Alphabet Stock Skyrockets on Stellar Earnings Despite $5 Billion E.U. Fine

The results are likely to see Alphabet gain on Amazon and Apple in the race to become the first trillion dollar company
Credit
ELIJAH NOUVELAGE  AFP

The results are likely to see Alphabet gain on Amazon and Apple in the race to become the first trillion dollar company Credit ELIJAH NOUVELAGE AFP

The Google parent reported better-than-expected second-quarter profits and revenue on Monday - despite the company's recent $5 billion antitrust fine levied by the European Commission.

In the same quarter past year, Alphabet reported earnings of $8.90 per share, excluding a $2.7 billion regulatory fine the European Union imposed on the tech giant. At the heart of the European Union complaint is Google's reliance on bundling its own software into Android, which Europe's regulators say gives the company an unfair advantage.

A majority of the revenues came from its search engine and the YouTube video streaming website, with revenues totaling $32.5 billion.

European authorities ordered Google to stop effectively requiring phone-makers in Europe to install Google's search engine and Chrome internet browser on their devices in order to use the Android software. "There is regulatory risk, though we have yet to find evidence that regulations will adversely impact the usefulness of Google for consumers or advertisers". Its effective tax rate reached 24 per cent, up from 19 per cent during the same period a year ago.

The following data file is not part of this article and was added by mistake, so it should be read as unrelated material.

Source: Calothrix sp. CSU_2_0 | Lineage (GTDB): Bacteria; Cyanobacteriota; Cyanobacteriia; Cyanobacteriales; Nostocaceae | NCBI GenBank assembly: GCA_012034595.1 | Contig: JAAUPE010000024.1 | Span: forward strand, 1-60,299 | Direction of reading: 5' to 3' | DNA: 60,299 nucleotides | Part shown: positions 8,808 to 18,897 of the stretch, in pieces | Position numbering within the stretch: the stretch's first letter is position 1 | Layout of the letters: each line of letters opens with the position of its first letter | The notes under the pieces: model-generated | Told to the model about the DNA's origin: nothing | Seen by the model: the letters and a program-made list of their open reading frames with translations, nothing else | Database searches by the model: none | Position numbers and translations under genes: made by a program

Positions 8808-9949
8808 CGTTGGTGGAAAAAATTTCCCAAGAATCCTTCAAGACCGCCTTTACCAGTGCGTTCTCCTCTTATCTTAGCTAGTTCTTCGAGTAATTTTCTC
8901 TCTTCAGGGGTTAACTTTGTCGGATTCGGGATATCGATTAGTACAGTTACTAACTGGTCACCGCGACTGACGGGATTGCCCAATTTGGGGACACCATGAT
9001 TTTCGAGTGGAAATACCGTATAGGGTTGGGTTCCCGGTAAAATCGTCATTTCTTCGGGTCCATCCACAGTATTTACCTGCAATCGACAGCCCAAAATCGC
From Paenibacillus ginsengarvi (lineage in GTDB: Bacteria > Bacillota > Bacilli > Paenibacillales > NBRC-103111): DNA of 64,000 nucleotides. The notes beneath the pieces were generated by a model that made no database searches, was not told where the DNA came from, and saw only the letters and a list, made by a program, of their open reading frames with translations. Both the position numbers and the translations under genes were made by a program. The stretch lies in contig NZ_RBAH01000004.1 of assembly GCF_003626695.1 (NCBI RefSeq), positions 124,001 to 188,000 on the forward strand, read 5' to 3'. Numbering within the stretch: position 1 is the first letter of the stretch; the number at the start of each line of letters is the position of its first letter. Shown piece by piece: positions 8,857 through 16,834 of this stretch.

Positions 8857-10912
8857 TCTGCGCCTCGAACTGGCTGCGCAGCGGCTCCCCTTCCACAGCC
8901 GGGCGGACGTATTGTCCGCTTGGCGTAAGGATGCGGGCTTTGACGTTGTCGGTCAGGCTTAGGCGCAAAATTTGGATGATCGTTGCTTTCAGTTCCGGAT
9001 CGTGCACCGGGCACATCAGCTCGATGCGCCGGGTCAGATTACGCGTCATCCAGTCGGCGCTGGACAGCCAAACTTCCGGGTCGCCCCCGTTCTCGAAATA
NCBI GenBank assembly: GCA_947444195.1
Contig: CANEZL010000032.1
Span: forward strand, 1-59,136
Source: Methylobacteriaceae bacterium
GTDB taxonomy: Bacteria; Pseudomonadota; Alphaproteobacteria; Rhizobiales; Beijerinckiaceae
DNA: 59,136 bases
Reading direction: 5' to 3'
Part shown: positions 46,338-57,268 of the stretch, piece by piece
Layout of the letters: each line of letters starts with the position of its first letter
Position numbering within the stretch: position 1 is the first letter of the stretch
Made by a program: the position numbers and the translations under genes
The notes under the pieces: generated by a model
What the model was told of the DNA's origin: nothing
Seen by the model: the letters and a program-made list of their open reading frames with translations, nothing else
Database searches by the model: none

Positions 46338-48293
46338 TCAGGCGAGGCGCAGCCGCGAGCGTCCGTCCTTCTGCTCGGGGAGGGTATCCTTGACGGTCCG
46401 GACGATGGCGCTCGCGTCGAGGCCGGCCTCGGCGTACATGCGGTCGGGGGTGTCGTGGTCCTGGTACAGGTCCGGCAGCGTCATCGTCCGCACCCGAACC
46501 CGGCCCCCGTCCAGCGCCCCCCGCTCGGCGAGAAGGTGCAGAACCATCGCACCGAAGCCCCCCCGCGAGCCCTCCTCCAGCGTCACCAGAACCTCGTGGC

Investors welcomed the news enough to push Alphabet's stock up to an all-time high of $1,265 a share late Monday, valuing the stock at around $875 million.

Alphabet today reported $32.7bn in revenues in the three months to June 30, up 26 per cent compared to Q2 2017, and 23 per cent in terms of constant currency.

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In this May 3 file photo, Toronto Raptors guard DeMar DeRozan reacts at the end of a playoff loss to the Cleveland Cavaliers . I'd expect that line to move further tomorrow, as the conference and division lines were very slow to react to today's news.

But it's important to remember that simply paying the fine - if Google loses its appeal - doesn't make the problem go away.

Last week, we told you that Google had been fined the princely sum of $5.04 billion by the EU.

"We delivered another quarter of very strong performance", said Alphabet Chief Financial Officer Ruth Porat.

Also delighting Wall Street, Alphabet has apparently lowered the expenses in the non-Google businesses in its portfolio.

Other tech giants Amazon and Facebook will report quarterly results later in the week. The company's other revenue bucket, which includes cloud, hardware and app sales, grew 37 percent to $4.4 billion in the second quarter. Pichai says the retailer "is migrating key areas of its business to the Google Cloud platform".

Alphabet's "other bets", investments in less established ventures like Calico, Fiber, Nest, Verily, and Waymo, posted an operating loss of $732m, about $100m more than the year-ago quarter, on revenue of $145m.

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